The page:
Okay, okay, you deserve an explanation. Even given that you will doubtlessly end up with a name that causes fewer raised eyebrows and less social awkwardness than your current moniker, Batman might seem an absurd nickname. It's really not, and let me tell you why.
Think about it: pregnant mothers call their unborn children all sorts of weird shit. On the almost boringly reasonable end of the spectrum are "Bambino" and "The Baby," and only a few skips down the line towards absurdity lie "Bean," "Peanut," and "Egg." (Why are these all edible? Do I really want to know?) Somewhere a little further along is "Skipper" (which would have been cool if I was five), followed closely by "Kitten" (which cast serious doubt on the supposed father's role in conception), and ending with "Nugget" (which made me worry if the pregnancy was actually just some sort of gastrointestinal incident waiting to happen).
Before we leap straight into the pit of almost unforgivable weirdness, let's consider the context for this type of name. Who ever really notices the cute pet name cooed at a mother's swelling tummy? The answer is EVERYONE. Once a name like this is established, it is uttered in front of not only family and medical providers, but waiters, cashiers, post office clerks, that nice lady who hold the door for you at the mall, some kid passing you on his bike, and literally everyone in between. Total strangers will hear a future father murmering "Aww, I think Snoogly-toes will love this!" or "Is Taco Bob making you nauseous again?" and they will briefly wonder if that man is insane, then likely brush it off as just another pregnancy thing. This is not an issue of being embarrassed, judged, or otherwise seen in a negative light. This is about capitalizing on an opportunity to be awesome and saving others from potentially very awkward situations.
Consider all the things that people name. Dudes and ladies alike name assorted body parts. Tons of people name cars, trucks, boats, bikes, or whatever it is they use to get from point A to point B. Streets and highways are named after famous people, events, or what have you. I know plenty of people who name most any piece of technology they own, from a laptop to a hair dryer (my current one is named Sheila). At this point, I've learned to expect this, especially from the seventh graders I work with now. Pencils take on nuanced personalities with complex personal histories, and heaven forbid I ever remove ANYTHING from my room. The second a crappy file cabinet is gone, they're all up my ass wondering "Where did you put Steve?" or asking if some catastrophe has befallen him. Often it has.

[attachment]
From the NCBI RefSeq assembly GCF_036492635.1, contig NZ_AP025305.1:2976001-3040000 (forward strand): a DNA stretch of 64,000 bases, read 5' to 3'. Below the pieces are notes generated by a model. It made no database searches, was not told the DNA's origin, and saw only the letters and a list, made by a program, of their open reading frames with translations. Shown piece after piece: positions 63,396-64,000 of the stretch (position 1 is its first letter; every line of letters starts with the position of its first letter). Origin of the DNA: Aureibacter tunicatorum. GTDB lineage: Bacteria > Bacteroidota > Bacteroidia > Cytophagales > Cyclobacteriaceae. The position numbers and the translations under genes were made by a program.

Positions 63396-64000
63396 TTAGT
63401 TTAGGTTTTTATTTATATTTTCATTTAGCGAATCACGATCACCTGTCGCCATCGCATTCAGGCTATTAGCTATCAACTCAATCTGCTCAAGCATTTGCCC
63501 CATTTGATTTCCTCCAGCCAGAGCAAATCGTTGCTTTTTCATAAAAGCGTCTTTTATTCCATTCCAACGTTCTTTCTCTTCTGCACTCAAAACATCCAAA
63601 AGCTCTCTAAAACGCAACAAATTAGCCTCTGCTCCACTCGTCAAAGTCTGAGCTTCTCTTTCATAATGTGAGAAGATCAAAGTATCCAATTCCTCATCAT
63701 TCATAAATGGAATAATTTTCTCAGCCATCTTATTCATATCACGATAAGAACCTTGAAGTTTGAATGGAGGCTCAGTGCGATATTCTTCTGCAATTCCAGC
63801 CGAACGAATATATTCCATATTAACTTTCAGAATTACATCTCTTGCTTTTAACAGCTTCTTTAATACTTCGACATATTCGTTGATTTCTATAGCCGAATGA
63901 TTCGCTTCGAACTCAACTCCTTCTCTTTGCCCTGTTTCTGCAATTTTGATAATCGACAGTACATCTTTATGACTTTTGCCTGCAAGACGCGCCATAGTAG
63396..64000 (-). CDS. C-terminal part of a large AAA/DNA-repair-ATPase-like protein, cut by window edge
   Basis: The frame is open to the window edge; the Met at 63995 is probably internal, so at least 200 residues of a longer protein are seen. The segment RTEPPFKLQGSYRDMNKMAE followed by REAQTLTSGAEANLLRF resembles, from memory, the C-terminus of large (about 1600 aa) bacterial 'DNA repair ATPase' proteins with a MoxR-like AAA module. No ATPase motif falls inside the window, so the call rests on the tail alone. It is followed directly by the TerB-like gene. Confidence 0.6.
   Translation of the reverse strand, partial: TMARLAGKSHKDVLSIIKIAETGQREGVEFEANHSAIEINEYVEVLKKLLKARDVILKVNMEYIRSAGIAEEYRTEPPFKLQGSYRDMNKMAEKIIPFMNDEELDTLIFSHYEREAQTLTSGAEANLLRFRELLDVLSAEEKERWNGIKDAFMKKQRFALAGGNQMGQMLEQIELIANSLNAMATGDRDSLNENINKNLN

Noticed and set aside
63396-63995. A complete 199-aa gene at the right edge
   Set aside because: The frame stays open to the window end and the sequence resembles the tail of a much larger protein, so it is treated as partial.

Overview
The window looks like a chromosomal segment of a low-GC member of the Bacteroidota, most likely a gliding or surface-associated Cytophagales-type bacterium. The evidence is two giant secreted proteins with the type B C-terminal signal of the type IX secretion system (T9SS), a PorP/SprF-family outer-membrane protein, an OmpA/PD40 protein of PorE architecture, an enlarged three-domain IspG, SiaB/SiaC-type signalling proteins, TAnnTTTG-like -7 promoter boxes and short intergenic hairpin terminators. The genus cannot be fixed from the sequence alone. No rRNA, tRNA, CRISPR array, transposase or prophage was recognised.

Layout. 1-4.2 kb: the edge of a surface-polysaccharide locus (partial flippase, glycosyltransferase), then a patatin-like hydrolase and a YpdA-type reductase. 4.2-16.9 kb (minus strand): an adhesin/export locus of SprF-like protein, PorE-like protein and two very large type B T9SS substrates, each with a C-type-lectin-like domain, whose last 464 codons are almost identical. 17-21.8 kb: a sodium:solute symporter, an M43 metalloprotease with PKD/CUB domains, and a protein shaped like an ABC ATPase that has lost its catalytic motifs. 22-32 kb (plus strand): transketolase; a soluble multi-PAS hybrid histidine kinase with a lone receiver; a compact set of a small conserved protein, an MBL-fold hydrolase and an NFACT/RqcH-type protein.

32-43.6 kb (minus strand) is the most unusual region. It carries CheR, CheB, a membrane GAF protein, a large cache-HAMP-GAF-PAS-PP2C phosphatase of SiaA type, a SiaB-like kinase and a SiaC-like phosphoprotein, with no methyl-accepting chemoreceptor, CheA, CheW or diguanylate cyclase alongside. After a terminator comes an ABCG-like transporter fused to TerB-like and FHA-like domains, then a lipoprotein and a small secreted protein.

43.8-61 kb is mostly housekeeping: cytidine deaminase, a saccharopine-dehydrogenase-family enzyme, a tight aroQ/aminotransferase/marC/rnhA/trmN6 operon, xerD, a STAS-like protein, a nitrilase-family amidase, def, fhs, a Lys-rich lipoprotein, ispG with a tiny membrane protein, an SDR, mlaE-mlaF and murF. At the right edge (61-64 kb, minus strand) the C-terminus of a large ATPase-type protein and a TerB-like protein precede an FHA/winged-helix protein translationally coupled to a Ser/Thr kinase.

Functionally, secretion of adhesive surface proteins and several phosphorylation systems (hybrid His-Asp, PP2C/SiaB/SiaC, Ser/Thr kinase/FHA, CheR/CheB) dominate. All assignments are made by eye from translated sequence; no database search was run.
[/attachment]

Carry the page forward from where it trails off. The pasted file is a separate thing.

A lot of this naming phenomenon is just garden variety anthropomorphism, which is all very well and good, but sometimes it gets out of control. With my students, I just tell them that Steve is on vacation or something like that, and they are mollified until their hormone-addled brains skip to a new concern. With adults, I just don't know how to react. I once had a conversation with a coworker about who I assumed was his friend "Dave" needing a lot of help. Dave was really struggling to get by, even with the little stuff, and my colleague didn't know if he was going to make it. I compassionately agreed or made sad noises when it was appropriate to do either, and after a few minutes, genuinely felt bad for Dave. It was only when I asked if Dave had any kids that I learned that Dave was, in fact, a lawn mower. This left me frustrated and somehow charmed by my coworker's sensitivity, though I was a little creeped out.
My name in utero was Mordechai Schlepinger. I am 100% absolutely serious about this. Can you imagine my parents wandering around Arlington, Virginia talking about what Mordechai Schlepinger wanted my mother to have for dinner? Everyone must have thought they were SO COOL! On the other hand, my brother, David, had some totally lame pre-birth nickname like "Bun." I can only attribute this to my parents' knowledge that people in Connecticut just couldn't handle something kickass like "Ephraim McGillicuddystein," or on a more subtle note, "The Sweetness."
Put simply, Batman, you need to pick your names carefully. Had my coworker's lawnmower been named Shreddy McGnomeslasher IV, I would never have been put in that awkward position. Rather than always looking at him just a little funny any time he didn't specify that "Mark" or "Angela" was a student - not some sort of household appliance - I would have thought he was completely awesome. Calling you Batman (rather than "Sprout" or "Bump") makes your father and I total badasses. Yeah, some people might look at us a little funny, but we'll know how thoroughly awesome we are, and anyone who actually believes that Batman is making me need to pee every twenty minutes totally deserves their confusion.